The problem with this article is that it doesn't really differentiate between Muslims who have a problem with music, and Muslims who have a problem with certain music (Christmas musicals) or at certain times (Ramadan).
A number of schools are allowing Muslim parents to pull their children out of classes, even though the subject is a formal part of the national curriculum.
Dr Diana Harris, a lecturer at the Open University, said she had visited schools where half of pupils were withdrawn from music during Ramadan.
By law, children are supposed to take part in all subjects and parents can only remove children from sex and religious education.
This article was prepared by the Islam in Europe blog - islamineurope.blogspot.com
But Dr Harris claimed Ofsted inspectors sometimes turned “a blind eye” to the issue.
In one London primary school, 20 pupils were removed from rehearsals for a Christmas musical and one five-year-old girl has been permanently withdrawn from all classes.
The details emerged in a BBC London News investigation.
Eileen Ross, head of Herbert Morrison Primary in Lambeth, where almost a third of children come from mainly Somalian Muslim families, said some parents “don't want children to play musical instruments and they don't have music in their homes”.
“There’s been about 18 or 22 children withdrawn from certain sessions, out of music class, but at the moment I just have one child who is withdrawn continually from the music curriculum,” she said. “It’s not part of their belief, they feel it detracts from their faith.”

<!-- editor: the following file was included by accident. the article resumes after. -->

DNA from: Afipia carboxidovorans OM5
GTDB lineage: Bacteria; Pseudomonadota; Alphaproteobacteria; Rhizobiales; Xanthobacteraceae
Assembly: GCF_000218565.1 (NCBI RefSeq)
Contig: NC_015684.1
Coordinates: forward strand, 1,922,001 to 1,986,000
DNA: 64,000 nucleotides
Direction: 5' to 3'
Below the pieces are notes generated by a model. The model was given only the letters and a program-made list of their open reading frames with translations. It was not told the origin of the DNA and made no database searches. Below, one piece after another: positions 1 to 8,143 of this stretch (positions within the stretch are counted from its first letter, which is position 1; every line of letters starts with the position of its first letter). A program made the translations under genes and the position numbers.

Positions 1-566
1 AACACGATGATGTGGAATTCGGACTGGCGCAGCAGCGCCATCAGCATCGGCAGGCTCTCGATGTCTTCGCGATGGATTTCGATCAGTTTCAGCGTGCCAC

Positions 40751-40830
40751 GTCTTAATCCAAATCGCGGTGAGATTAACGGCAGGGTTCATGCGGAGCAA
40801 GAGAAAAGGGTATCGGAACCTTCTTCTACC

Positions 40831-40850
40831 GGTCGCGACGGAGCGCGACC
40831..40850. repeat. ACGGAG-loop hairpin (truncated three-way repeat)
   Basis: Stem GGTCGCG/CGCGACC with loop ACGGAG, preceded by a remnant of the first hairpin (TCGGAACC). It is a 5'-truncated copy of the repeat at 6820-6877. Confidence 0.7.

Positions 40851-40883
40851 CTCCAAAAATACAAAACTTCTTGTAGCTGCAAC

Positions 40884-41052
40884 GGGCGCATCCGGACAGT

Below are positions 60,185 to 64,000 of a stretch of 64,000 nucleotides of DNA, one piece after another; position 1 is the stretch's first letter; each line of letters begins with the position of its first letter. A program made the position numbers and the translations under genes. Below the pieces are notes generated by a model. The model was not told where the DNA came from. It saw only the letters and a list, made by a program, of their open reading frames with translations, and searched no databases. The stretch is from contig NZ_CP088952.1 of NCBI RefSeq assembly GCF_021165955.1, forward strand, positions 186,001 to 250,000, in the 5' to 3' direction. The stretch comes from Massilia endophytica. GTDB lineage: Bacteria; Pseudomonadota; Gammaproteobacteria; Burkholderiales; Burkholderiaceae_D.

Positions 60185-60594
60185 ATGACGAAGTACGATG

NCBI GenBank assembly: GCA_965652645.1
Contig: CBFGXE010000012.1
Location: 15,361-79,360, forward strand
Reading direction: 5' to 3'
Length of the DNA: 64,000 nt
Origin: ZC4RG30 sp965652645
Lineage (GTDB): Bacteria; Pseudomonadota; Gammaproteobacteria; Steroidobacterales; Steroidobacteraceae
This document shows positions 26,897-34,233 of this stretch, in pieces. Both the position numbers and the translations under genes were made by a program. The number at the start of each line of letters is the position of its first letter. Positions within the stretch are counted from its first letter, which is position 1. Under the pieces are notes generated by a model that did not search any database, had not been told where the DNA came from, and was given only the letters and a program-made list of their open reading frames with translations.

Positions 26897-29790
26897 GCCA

There has been a debate in the Muslim community about music and singing, with some followers claiming that they are forbidden. Dr Harris, author of the book “Music Education and Muslims”, told the BBC: “Most of them really didn’t know why they were withdrawing their children.
“The majority of them were doing it because they had just learned that it wasn’t acceptable and one of the sources giving out that feeling was the Imams particularly Imams who had come over from Pakistan, didn’t really speak English and felt threatened.
“I think they were adhering to very strict lines about what was acceptable.
“At secondary level parents who really object to music will be withdrawing then and going to a Muslim school. At primary schools in some areas one or two permanently withdrawn but at Ramadan I’ve been to schools were 50 per cent of the Muslim student population have been removed from music class for the month.”
Matthew Wilkinson, a spokesman for the Muslim Council of Britain (MCB) said: "At a guesstimate I say it will involve about 10% of the Muslim community."
Asked if this involved hundreds of pupils, he said: "Yes, you might be looking at that sort of figure."
"The MCB wants Muslim children to take benefit of the full range of educational possibilities, including music."